Project Development vs Personal Development


#1

Hi,
I’ve been a TA for 5 years, currently working on a mobile projects that has me in Unity 80% of the time and Maya 10%. Primarily working on C# code, occasional shader work, and general implementation of art odds and ends/ VFX’s. I started out doing rig, cloths sims, and ragdolls on a pc title for a year and a half before the studio transition to mobile. As the project pressure slows down I have some time allocated for training, but I have been struggling to pick a topic. What I would like to look into is not what the project’s needs. Just Looking for general advice or thoughts.

Project Development needs:
• Shaders: I know enough to read and edit them, but there are some core fundamentals that could be stronger.
• Unity 2018: Getting familiar with all new features and what could be useful for that art team going forward.
• C#: studying more C# best practices and coding patterns
• UI and 2D mastery: getting more familiar with unity UI systems
• Perf / Graphical engineering: my studio has been without a graphics engineer for a couple of years and tech art has been doing the best it can, while holding down other responsibilities.

Personal Development Options:
• Catching up to industry standers on rigging, (facial, muscle deformers, texture blending)
• Maya Tool development/ python training (QT, Maya API, Pipeline refinement) I’ve built a few but it has been a while.
• Unity Tool development: I built a few unity tools early on in the projects but production needs have kept me away from this area.
• Catching up on current industry standers of art production and pipeline (Zbrush, Substance, Houdini)

The problem with the “project development” options are I feel pulling me more away from tech artist and more into tech designer territory. I just feel like I’m falling behind industry standards due to prioritizing the project’s needs.

Thanks for reading and looking forward to replies and thoughts.


#2

It sounds like you have a good understanding of the tensions you’re trying to navigate.

The two things to think about in this context are (a) how much do you want to tie yourself to Unity? and (b) how much do you care about being a TA in particular, vs doing what you do?

It’s always tough to balance the needs of a particular place, which often don’t travel well, and the needs to make yourself more broadly useful so you have a more portable career. You might want to think about how willing you are to move: if you’re in a city with lots of employment options, then you might be able to cultivate a reputation as a guru in some narrow field, particularly if you get out and socialize with other local TAs. If you’re in more of an outpost situation, where changing jobs means moving, you might need to focus on breadth first because you’ll want a broad safety net of options if you decide to move on.

If you want to be a Unity specialist, then looking into Unity tools dev might be a good place to start – it’s a place where you can help your artists be more productive while also learning more about the handshake between DCC tools and Unity so you can keep your out-of-unity skills in shape. Or you could flip the emphasis and spend more time on the Maya side with enough Unity to make good use of your cool ideas; that’d be a better play if you were thinking about non-Unity jobs in the future. So much of TA these days is about tools dev that doing either end of the pipeline there can’t hurt your resume.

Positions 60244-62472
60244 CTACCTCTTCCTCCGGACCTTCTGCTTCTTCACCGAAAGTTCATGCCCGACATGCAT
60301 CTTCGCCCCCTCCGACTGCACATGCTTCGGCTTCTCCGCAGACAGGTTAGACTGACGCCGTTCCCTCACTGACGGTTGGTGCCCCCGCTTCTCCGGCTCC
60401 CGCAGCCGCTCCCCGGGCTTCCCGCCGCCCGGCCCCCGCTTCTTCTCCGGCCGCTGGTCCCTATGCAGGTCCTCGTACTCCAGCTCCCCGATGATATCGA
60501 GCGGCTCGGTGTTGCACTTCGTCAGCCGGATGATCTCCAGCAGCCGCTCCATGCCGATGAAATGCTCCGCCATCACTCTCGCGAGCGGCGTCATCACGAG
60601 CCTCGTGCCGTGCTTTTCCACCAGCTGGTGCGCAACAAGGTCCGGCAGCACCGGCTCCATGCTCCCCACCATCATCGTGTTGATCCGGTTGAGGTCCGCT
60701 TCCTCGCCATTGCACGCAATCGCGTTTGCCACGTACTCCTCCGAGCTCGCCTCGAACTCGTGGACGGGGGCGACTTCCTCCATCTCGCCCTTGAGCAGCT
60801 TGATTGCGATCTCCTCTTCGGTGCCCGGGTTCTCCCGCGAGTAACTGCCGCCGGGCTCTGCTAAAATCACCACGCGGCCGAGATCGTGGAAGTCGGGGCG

Learning how to do proper graphics profiling is a big one, and a very worthwhile skill. It will be very hard to pick up on your own, however, most people pick it up by working closely with a graphics engineer. If there’s no inhouse expertise it probably will not be an efficient use of your time, even though it’s a very worthy subject.

And of course, everybody’s learning Houdini these days. It’s just going to be a year or more before it actually benefits anybody but you. However making the investment will probably be good for your resume down the road.


#3

Thanks for the feedback. It gave me a lot to think about.

I still would like to be a Tech Artist, building pipeline and in engine tools to help the art team. I like the Unity engine but I’m always willing to be flexible to a projects demands. I starting to think general will help me in the long run.

Thanks Again.
-JXM


#4

In my experience most people can develop deep knowlege in 2 areas, while being more generalist in everything else. Pick 2 areas that interest you and that will stay around for the near future. Generally I see 3 big categories where people fall into: people tying themselves to an engine, people who do DCC tools and pipeline and people who go into animation, rigging and related topics. There may be cross overs but there are also options that may not work out - for example being a Python programming wizard with deep real-time optimization knowledge. That’s just an impossible track for learning.

Also, I advise every tech-artist to learn about management - at least to the degree to professionally manage themselves and their own time. But likely you will end up managing others - e.g. interns, juniors, or even your own team at some point.
As tech-artist you are also in a unique position of understanding art, tech, and the pipeline as a whole - very few people have that overview! Many producers who should have it, lack art and tech skills. They can talk to discipline leads, but the leads’ picture will be focused on their own teams’ needs. But you as tech-artist, especially with a pipeline focus, can see the bigger picture. There are calls only you can make. You have to understand how to prioritize those issues, how to communicate them, and how they affect production as a whole, especially in regards to time constraints and game quality requirements.
I think some basic production understanding is valuable for any tech-artist who wants to take a pro-active approach to their job.